Pycnanthemum virginianum (L.) B.L. Rob. & Fernald
Virginia Mountain Mint
CC = 6
CW = -3
MOC = 40
Family - Lamiaceae
Habit - Rhizomatous perennial forb. Moderately strong menthol aroma produced by bruised foliage.
Stems - Ascending to erect, to 90 cm, 4-angled, branched upward, often reddish, moderately to densely and evenly pubescent on the angles with mostly short, curled hairs, the sides glabrous or nearly so.
Leaves - Opposite, simple, sessile. Blades 2-6 cm long, 5-11 mm wide, lanceolate to linear-lanceolate, angled or short-tapered at the base, the margins entire or rarely with a few teeth, the upper surface glabrous, the undersurface dotted with impressed glands and usually sparsely short-hairy along the midvein.
Inflorescences - Relatively dense, headlike clusters of numerous flowers, often appearing relatively flat-topped, only the lowermost branches observable. Bracts similar to the foliage leaves, not whitened, green, glabrous or sparsely short-hairy on the upper surface. Bractlets 2-4 mm long, lanceolate to narrowly ovate, lacking a thickened midvein, densely shorthairy toward the sharply pointed but nonspinescent tip.
Flowers - Calyces 3-5 mm long, actinomorphic or nearly so, densely pubescent, mostly above the midpoint, with short, curled hairs, the lobes all similar in size, 0.5-1.0 mm long, triangular, sharply pointed, lacking a sharply pointed extension of the midnerve. Corollas 4.0-6.5 mm long, white to pale pinkish-tinged or pale lavender, the lower lip with relatively faint purplish dots. Stamens 4, the lower pair with slightly longer filaments than the upper pair, all relatively straight and not ascending under the upper corolla lip, the anthers small, the connective very short, the pollen sacs 2, parallel, usually light to dark purple. Ovary deeply lobed, the style appearing nearly basal from a deep apical notch. Style exserted, more or less equally 2-branched at the tip.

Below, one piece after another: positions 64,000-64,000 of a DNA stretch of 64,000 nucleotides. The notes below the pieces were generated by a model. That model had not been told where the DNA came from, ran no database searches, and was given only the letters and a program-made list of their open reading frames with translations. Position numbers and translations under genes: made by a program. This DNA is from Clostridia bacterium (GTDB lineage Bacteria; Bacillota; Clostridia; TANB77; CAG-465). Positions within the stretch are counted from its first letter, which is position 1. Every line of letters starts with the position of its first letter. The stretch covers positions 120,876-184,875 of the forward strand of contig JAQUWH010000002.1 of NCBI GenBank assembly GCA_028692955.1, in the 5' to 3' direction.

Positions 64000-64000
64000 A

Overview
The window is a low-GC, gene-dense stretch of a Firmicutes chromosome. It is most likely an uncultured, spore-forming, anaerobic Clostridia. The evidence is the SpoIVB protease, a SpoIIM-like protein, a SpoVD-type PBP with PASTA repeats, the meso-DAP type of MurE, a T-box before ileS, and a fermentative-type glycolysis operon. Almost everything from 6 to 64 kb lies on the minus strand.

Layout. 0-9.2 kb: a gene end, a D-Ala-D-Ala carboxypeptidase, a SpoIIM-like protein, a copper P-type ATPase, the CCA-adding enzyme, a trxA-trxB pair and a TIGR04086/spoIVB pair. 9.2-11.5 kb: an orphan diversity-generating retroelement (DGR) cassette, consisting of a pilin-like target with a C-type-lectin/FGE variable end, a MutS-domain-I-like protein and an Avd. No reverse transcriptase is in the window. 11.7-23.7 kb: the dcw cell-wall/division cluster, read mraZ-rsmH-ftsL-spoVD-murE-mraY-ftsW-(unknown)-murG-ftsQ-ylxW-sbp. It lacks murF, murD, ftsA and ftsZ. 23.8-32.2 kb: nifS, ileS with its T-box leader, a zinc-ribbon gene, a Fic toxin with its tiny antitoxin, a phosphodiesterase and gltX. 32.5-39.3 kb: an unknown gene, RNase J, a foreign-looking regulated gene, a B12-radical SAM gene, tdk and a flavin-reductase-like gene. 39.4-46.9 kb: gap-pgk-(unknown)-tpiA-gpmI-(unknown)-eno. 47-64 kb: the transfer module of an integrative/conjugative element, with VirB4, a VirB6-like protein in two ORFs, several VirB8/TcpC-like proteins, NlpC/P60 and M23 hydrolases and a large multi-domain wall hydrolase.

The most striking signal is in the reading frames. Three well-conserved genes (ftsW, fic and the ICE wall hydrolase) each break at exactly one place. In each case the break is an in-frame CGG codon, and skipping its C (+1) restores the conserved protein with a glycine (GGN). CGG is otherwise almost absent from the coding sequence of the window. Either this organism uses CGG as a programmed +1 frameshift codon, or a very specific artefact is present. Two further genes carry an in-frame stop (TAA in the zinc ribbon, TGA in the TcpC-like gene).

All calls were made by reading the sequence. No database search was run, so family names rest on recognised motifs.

Fruits - Dry schizocarps separating into 4 nutlets, these 1.0-2.2 mm long, glabrous.
Flowering - July - October.
Habitat - Streambanks, fens, swamps, bottomland prairies, railroads; commonly on calcareous substrates.
Origin - Native to the U.S.
Lookalikes - Other species of Pycnanthemum, especially P. pilosum.
Other info. - This species of mountain mint is scattered in Missouri, with most populations occurring in the southeastern third of the state. Missouri lies near the southern edge of the plant's natural range, which otherwise occupies most of the northeastern quadrant of the continental U.S. and also parts of Canada. It is less common in Missouri than P. pilosum, which it strongly resembles. Differentiation of the two is straightforward, as P. pilosum has stems which are densely hairy all over, whereas the stems of P. virginianum are hairy only on the angles. Another common related species, P. tenuifolium, has stems and leaves which are glabrous or nearly so. Habitat can also be a strong clue, since P. virginianum strongly prefers fen environments.
Photographs taken at Shaw Nature Reserve, Franklin County, MO, 8-22-2021 (SRTurner).